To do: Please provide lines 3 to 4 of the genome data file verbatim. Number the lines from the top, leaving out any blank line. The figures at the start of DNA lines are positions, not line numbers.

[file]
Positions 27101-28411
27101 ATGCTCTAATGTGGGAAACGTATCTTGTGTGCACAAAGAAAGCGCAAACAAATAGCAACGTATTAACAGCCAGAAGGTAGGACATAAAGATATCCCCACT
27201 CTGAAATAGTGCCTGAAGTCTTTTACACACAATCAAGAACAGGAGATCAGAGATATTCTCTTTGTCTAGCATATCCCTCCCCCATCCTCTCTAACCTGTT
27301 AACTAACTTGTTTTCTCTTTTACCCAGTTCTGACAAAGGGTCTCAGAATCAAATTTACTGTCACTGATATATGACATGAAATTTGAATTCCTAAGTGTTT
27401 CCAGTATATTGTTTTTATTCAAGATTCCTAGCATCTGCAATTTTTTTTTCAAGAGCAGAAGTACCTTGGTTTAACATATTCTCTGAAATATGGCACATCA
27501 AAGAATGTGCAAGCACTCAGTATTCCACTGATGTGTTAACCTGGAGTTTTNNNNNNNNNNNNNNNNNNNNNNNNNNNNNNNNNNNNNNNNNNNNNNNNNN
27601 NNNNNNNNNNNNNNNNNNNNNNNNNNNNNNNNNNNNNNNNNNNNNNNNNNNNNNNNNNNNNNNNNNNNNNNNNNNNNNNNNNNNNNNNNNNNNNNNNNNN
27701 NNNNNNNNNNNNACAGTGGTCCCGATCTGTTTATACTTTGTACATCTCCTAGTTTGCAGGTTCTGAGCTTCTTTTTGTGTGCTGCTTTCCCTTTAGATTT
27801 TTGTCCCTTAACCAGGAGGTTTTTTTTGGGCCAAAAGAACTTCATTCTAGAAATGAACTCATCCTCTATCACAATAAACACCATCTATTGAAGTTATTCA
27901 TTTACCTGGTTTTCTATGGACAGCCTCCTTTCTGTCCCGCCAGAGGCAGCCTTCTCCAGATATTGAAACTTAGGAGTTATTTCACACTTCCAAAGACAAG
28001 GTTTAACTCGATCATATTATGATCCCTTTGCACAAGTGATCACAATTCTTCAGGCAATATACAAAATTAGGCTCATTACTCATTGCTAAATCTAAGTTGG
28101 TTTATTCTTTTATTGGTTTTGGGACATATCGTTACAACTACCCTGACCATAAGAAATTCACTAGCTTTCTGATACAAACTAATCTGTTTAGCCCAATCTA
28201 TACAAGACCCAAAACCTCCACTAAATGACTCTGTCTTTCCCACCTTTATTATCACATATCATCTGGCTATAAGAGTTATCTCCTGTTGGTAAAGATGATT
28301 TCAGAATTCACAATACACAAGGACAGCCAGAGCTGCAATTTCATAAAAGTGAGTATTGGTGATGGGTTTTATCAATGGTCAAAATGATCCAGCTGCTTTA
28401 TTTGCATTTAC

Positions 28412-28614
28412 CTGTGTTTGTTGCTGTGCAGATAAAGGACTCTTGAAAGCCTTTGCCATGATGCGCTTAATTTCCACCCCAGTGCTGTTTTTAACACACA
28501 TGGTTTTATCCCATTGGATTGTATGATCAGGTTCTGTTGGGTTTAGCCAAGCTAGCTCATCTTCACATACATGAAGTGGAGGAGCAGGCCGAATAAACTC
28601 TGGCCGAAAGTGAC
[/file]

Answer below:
27201 CTGAAATAGTGCCTGAAGTCTTTTACACACAATCAAGAACAGGAGATCAGAGATATTCTCTTTGTCTAGCATATCCCTCCCCCATCCTCTCTAACCTGTT
27301 AACTAACTTGTTTTCTCTTTTACCCAGTTCTGACAAAGGGTCTCAGAATCAAATTTACTGTCACTGATATATGACATGAAATTTGAATTCCTAAGTGTTT